Organization studies became institutionalized as a distinct research field in North America in the 1960s as leading universities expanded to include the new behavioural and management sciences. In keeping with the prevailing image of science, it adopted an empiricist epistemology and an atomistic ontology that portrayed formal organizations as isolated, reactive hierarchies adapting to market selection mechanisms. The further expansion of higher education in North America and Europe in the 1970s and 1980s, especially in business and management studies, together with the failure of the logical empiricist research programme in the Anglo-Saxon philosophy of science and the decline of Fordism, encouraged considerable fragmentation of organization studies around rival frameworks. Additionally, the success of East Asian firms in many international markets and continued divergence of many European forms of capitalism from the US norm led to increasing interest in the role of institutional frameworks in structuring and reproducing competing forms of economic organization. This involved a radical reconceptualization of both the nature of formal organizations and their environments, which complemented developments in evolutionary and institutional economics. As a result, organizations have come to be seen as key mediating collectivities between national and international political-economic institutions and economic outcomes in different kinds of market economy.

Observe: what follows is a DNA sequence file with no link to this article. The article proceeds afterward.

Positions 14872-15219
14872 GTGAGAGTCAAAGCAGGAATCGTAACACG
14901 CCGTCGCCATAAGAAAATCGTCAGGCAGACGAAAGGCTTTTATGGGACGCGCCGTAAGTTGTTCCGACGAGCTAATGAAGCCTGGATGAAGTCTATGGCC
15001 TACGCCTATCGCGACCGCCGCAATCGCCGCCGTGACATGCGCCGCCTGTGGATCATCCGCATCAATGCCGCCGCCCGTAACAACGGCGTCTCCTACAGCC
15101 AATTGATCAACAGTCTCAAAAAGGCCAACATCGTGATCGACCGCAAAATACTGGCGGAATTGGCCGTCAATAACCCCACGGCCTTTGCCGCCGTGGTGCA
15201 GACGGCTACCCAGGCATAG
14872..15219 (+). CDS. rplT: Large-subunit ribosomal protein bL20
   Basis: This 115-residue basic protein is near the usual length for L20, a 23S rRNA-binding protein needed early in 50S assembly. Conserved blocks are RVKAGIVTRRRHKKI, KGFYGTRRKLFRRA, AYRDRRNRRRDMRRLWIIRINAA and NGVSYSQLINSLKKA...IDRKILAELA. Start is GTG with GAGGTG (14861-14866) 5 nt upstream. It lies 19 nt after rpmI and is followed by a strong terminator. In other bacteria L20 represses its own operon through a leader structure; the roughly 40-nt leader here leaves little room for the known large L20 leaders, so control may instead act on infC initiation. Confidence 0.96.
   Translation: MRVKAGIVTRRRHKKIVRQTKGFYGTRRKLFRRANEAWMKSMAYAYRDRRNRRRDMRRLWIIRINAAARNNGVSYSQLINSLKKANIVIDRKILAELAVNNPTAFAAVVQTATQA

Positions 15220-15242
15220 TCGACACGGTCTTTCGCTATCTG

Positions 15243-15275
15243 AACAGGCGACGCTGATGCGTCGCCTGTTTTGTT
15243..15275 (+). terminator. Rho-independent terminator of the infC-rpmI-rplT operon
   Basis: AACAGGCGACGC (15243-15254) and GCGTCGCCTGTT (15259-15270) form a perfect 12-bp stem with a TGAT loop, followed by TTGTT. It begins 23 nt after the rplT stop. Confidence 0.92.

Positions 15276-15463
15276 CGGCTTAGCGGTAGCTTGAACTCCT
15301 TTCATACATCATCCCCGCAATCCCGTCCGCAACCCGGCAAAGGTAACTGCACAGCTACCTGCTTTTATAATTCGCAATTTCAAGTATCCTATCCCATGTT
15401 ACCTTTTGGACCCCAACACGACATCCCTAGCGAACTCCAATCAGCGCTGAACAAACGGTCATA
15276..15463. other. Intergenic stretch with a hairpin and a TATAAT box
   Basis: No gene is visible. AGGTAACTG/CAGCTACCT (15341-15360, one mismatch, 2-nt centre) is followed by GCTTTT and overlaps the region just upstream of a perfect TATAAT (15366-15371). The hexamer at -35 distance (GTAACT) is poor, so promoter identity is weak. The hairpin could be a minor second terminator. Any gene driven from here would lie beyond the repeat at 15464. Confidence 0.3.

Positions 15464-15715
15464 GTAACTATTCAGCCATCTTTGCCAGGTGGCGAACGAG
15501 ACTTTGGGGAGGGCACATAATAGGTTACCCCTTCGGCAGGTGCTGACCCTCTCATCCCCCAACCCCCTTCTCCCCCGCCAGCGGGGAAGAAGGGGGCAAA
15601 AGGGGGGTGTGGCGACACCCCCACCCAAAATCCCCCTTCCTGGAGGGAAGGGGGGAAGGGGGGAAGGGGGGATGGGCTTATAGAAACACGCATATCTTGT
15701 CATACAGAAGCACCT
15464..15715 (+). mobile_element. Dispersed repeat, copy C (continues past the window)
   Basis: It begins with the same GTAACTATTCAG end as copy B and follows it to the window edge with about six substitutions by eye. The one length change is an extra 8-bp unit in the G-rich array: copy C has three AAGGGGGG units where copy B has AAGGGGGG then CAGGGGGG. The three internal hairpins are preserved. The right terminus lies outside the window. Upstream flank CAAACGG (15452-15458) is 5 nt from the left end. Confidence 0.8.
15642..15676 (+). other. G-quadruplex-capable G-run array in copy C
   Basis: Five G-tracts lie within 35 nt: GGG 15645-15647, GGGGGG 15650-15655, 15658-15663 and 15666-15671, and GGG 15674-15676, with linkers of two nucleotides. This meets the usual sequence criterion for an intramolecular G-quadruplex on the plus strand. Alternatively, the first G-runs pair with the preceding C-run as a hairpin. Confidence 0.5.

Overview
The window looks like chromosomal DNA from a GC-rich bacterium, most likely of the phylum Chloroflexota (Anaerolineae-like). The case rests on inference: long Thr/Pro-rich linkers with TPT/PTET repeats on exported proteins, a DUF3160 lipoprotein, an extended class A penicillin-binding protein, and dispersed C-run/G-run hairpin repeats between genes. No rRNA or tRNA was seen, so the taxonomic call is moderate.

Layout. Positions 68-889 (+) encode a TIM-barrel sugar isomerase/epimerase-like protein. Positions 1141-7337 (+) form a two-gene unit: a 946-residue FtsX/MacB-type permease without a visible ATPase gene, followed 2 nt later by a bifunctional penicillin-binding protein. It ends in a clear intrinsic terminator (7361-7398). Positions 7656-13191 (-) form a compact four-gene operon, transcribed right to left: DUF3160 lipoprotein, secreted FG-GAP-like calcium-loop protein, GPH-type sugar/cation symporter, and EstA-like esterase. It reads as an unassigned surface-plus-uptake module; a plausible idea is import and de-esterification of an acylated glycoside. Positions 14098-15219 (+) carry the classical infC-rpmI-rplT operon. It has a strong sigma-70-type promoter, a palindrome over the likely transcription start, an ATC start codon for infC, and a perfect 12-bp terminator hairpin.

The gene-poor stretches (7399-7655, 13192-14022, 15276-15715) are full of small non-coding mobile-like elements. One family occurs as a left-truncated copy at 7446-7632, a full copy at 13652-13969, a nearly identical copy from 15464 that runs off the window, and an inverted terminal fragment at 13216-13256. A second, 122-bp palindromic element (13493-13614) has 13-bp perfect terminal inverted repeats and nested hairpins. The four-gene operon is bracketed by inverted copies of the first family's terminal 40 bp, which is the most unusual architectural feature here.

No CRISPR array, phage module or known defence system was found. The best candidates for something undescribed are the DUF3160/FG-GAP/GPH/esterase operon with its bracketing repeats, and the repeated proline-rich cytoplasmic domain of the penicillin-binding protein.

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Erasmus Research Institute of Management

Whitley, R. (2003). From the search for universal correlations to the institutional structuring of economic organization and change: The development and future of organization studies. Organization, 10(3), 481–501. doi:10.1177/13505084030103008